Comparing the Speeches of Mark Antony and Brutus in Julius Caesar
The play 'Julius Caesar' was first performed in 1599 at the Globe
theatre in London. The Globe theatre was built earlier that year and
'Julius Caesar' was one of the first plays performed there. This gives
us reason to believe that the play was written towards the end of 1598
and beginning of 1599.
William Shakespeare wrote the play 'Julius Caesar' because 'Plutarchs
Lives', William Shakespeare's source of history, allowed him to use
his imagination and create a sell out play. In the history book of
most of the facts are the same as William Shakespeare's however he had
to change some ...view middle of the document...
That if Rome were to be run by an ambitious man such as
Julius Caesar then it would be for the worst.
Mark Antony was not as fortunate with regards to family as Brutus,
however he was highly respected by Julius Caesar and Mark Antony
treated him as a loyal, close friend. Mark Antony was a logical
thinker and it was this fact that made him an excellent soldier along
with him being skill full, and cunning in his approach to life. He
claimed to not have the skills of an orator, however this is ironic
and he in fact was one of the greatest orators of his time. He was
driven by his emotions so therefore he is going to whole heartedly
persuade the crowd into his way of thinking, to avenge the death of
Julius Caesar and cause a riot against the conspirators.
Brutus' task is to calm the crowd and to persuade them that he had a
valid reason for the joint murder of Julius Caesar, therefore he
begins with the line
'Romans, countrymen and lovers, hear me for my cause'
Appealing to their sense of patriotism with the word 'Romans' and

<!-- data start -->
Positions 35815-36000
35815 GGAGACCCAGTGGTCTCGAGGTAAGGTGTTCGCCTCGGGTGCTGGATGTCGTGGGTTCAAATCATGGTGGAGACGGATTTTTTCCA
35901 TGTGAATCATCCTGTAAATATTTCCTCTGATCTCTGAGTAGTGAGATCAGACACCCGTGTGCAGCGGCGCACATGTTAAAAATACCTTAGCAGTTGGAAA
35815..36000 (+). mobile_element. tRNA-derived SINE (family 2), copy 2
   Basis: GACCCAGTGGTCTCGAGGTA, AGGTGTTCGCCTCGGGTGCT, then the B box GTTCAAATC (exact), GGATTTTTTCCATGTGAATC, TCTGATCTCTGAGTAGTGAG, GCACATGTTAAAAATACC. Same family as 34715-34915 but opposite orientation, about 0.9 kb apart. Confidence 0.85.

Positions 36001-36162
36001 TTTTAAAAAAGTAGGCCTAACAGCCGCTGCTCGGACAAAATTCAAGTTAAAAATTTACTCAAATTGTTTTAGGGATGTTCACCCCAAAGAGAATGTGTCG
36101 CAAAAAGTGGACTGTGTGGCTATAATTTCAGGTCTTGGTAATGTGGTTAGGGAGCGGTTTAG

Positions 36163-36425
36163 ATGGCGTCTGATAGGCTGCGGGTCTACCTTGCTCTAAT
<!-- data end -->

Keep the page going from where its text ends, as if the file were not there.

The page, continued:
suggesting that he is very passionate in his reasons for joining the
'Hear me for my cause'
That line would appease the crowd and enable Brutus to begin his task
Brutus uses his power over the plebeians and starts demanding them to
listen to such commands as
'Believe me for mine honour' and also
'Have respect for mine honour'
Immediately afterwards he uses his friendship to win the crowd over
'Any dear friend of Caesar, to him I say Brutus' love Caesar was no
And then goes on to say
'Not that I loved Caesar less, but that I love Rome more,
Both if the two statements are very persuasive, Brutus protest that he
loves Caesar, and that Rome is more important to him, almost as though
he sacrificed his friend for the good of Rome, again this is appealing
to the crowds sense of patriotism, they are starting to lean towards
Brutus now and are calming
As an orator Brutus uses rhetorical questions, all of which appeal to
the crowds sense of patriotism. Firstly he asks
'Had you rather Caesar were living, and die all slaves?
Than that Caesar were dead, and live all free men?'
The crowd are lost in a field of answers now and are anxious to hear
more of his sayings. The first rhetorical question woke up the crowds
sense of freedom so cleverly Brutus asks another freedom related
'Who is here so base, that would be a bondman?'
Not only has this made the crowd think about freedom but it has also
planted the seed of what if Caesar lived, into their minds, the crowd
are now on Brutus' side. He has succeeded. However Brutus feels that
this is not enough, he needs some security that will keep the crowd to
his way of thinking. So his third rhetorical question is...